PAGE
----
Tebello Nyokong, a South-African scientist, has won the Africa-Arab State 2009 L’Oreal-UNESCO Award for Women in Science for her pioneering research into photodynamic therapy specifically suited to the African environment. She is a Professorof Medicinal Chemistry and Nanotechnology at Rhodes University, and is the third South African Scientist to receive this award.
Photodynamic therapy (PDT) uses specially developed dyes to direct deadly light onto cancer cells, and is being researched all over the world as an alternative to chemotherapy. The dye is injected into the bloodstream or applied directly to the skin. PDT is combined with nanoparticles that absorb and re-emit light in order to target the cancer cells with red light, and kill them with an efficient treatment.
These dyes have been developed primarily outside Africa and Tebello Nyokong believes that more research is needed to establish which dyes are most efficient in the harsh African sunlight. “Any amount of the drug on healthy tissue (such as the skin) is affected by even the smallest amount of sunlight, even indoors,” said Tebello Nyokong. Her research on new dyes for photodynamic therapy specifically suited to the African environment is still at an early stage. She hopes, however, to see products available in the market in the years to come.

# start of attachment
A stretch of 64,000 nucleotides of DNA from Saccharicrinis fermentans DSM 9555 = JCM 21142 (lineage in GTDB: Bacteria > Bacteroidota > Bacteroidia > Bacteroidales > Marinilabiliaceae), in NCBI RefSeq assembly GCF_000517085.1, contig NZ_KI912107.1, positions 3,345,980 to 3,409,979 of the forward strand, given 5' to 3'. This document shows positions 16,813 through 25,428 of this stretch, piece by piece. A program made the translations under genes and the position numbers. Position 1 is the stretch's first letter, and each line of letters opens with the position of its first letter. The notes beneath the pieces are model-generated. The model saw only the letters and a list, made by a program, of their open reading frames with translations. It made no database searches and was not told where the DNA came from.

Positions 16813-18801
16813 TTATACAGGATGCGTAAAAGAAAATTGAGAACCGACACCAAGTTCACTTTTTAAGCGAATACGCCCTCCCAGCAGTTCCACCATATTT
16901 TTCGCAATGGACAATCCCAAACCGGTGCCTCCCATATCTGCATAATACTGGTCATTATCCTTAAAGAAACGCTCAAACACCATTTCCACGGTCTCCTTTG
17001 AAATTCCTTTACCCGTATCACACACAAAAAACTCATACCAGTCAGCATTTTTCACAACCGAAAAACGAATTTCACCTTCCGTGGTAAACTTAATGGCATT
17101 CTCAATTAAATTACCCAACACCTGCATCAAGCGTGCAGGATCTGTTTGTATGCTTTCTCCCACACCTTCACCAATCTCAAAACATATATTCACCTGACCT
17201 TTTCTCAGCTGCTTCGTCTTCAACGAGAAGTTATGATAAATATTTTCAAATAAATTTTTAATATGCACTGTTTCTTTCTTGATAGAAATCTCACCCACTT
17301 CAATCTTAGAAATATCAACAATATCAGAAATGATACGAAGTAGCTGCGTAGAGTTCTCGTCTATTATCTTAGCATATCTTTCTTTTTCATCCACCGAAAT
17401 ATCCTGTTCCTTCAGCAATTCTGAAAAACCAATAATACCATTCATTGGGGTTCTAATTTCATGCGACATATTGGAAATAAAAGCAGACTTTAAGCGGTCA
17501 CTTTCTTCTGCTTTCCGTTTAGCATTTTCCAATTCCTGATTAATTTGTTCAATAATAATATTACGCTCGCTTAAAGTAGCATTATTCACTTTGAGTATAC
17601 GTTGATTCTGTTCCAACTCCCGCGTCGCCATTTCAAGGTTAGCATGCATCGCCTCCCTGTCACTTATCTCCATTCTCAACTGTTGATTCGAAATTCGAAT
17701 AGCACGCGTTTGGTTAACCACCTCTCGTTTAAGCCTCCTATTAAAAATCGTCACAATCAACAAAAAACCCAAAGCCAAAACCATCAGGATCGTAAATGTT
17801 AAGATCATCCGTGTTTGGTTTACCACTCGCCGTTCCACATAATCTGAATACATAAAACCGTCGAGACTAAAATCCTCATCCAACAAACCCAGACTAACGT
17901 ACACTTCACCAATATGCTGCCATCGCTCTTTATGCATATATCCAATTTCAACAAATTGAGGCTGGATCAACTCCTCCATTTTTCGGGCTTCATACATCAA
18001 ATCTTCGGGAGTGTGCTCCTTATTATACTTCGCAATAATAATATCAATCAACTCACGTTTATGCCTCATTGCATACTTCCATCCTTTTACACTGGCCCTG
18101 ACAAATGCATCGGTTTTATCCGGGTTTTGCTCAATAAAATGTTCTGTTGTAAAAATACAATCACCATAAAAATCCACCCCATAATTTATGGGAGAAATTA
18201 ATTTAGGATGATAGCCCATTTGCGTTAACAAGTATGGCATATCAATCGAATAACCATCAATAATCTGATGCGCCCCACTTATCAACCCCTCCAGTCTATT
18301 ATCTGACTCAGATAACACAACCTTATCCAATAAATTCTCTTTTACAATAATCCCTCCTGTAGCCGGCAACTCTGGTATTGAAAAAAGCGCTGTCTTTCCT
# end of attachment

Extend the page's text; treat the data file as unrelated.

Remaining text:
Another aspect of Tebello Nyokong’s research is pollution control. One of the methods for the purification of water is photochemical destruction of pollutants (such as chlorinate phenols and other pesticides) using ultraviolet light. However, photodegradation products for some of the pollutants are more toxic than the parent compounds. Photosensitized oxidation has been suggested as a possible solution to this problem. Professor Nyokong is investigating the use of phthalocyanines as photosensitizers, including biomimetic and electrochemical degradation of the pollutants, in the transformation of chlorinated phenols and other pollutants into less harmful products.
Professor Tebello Nyokong rightly and beautifully proves that development issues are not reserved to male inventors because women do need to be part of the industrial development process in Africa.
Source 1: Rhodes University
Source 2: Rhodes University